Former US Policy-Makers Encourage China To Extend Economic Liberalization This is just wishful thinking. Genuine economic liberalization presumes real political freedom

By Paolo von Schirach

June 5, 2013

WASHINGTON – As Chinese President Xi Jinping is about to have an important  meeting in California with President Obama, American luminaries offer their advice on how best to improve bilateral China-US relations. Former Goldman Sachs chief and former Secretary of the Treasury Henry Paulson provided his list in a WSJ op-ed piece. Former World Bank President, (who previously served as United States Trade Representative and then as Deputy Secretary of State), Robert Zoellick did the same in the FT.

China encouraged to implement more economic reforms

Predictably, these two establishment personalities gave a nice laundry list of all the good things that both leaders should do, especially when it comes to improved cooperation in the economic and trade spheres.

Still, something should be noted. Both writers go into some details on China’s need to really free up the economy. The Chinese government should liberalize services, open up new sectors, de-regulate, encourage private sector growth and welcome foreign investors. Wouldn’t that be nice?

Of course all this makes sense. But in reality the wish lists created by both former policy-makers amount to empty and truly meaningless blah, blah. For one simple reason. In China economic liberalization, while welcome, would collide with the desire on the part of the Communist Party leadership to retain ultimate control over the  economy and the society.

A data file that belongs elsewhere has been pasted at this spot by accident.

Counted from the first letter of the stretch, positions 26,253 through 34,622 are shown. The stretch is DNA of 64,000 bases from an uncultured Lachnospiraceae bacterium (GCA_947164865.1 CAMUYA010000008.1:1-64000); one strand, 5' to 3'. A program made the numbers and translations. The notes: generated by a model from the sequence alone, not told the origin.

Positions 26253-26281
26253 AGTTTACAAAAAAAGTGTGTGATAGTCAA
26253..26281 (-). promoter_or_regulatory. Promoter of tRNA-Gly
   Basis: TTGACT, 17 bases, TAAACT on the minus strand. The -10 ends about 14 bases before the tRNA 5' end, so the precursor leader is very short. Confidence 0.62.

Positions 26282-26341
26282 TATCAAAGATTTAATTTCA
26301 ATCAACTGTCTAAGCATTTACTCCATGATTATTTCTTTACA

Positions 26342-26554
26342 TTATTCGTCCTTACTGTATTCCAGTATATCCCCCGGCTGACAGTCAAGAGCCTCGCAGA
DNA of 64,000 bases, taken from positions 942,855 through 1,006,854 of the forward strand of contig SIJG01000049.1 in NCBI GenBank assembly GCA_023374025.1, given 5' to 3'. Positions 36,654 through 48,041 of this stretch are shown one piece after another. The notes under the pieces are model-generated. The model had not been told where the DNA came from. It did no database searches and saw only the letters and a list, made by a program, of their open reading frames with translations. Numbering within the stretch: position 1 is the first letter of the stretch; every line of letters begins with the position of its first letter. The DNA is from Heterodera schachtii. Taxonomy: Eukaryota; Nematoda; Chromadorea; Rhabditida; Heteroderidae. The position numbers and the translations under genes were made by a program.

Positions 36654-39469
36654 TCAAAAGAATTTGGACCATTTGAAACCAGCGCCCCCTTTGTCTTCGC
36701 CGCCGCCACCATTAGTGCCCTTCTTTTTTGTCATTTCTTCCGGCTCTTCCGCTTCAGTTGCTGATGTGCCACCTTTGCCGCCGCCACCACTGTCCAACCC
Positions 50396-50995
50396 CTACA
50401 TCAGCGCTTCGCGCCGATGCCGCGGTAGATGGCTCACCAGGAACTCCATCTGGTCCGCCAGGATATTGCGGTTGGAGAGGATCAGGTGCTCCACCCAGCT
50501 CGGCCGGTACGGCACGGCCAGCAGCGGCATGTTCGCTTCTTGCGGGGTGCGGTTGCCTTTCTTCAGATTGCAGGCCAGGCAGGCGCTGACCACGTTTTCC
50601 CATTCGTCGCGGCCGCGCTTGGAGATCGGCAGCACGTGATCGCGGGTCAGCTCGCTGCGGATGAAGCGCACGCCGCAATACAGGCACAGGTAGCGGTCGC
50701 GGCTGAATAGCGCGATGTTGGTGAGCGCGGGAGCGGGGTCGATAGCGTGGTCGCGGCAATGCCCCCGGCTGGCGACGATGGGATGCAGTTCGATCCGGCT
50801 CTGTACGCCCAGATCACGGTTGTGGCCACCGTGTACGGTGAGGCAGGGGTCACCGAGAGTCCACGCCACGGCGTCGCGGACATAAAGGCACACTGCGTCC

A real market economy?

Yes, China did open up in the last 30 years. No questions about that. However, do all these reform mean that China is truly on its way to become a true market economy? This would be most welcome, but we have no real evidence to support this conclusion. The fact is that economic freedom and autocracy do not mix well, neither in China nor anywhere else. You cannot have both at the same time.

No economic freedom without political freedom

And this is no detail. Indeed, it should be clear to all observers that it is impossible to have a genuine market economy when political power is concentrated in the hands of a few self-appointed leaders. And this is because true economic freedoms presume political liberty. In fact they cannot exist without it. This is what we get from history. Indeed, America’s own journey exemplifies this. The government exists in the USA for the purpose of preserving freedom. And freedom of course includes economic freedom. The American economy grew and prospered precisely because America was and is a genuinely free society in which economic activities, while regulated by laws and procedures, are not subject to arbitrary restrictions.

Will China eventually embrace democracy?

Now, are China’s leaders intent on promoting genuine economic and social growth –something that would have to include granting real liberties–  or are they mostly concerned with retaining power? I have no idea what their long term thinking may be. Still, if the latter is true, expect only few and reluctant steps towards genuine, as opposed to cosmetic, opening and transparency.

Again, genuine economic decentralization and promotion of a modern private sector presume political freedom. And this is true in every country and in every society. Without that there will be no genuine decentralization, no lifting of controls, and last but not least, there will be no independent judiciary that can and will adjudicate all matters fairly, with true impartiality.

Of course, it is for China to determine if and when it wants to embrace these fundamental political reforms. Still, let it be clear that without them the polite suggestions expressed by US luminaries about furthering economic liberalization will be just wishful thinking. Nice things said at the appropriate time of a high profile state visit, with full knowledge that this ideal agenda will not be implemented.


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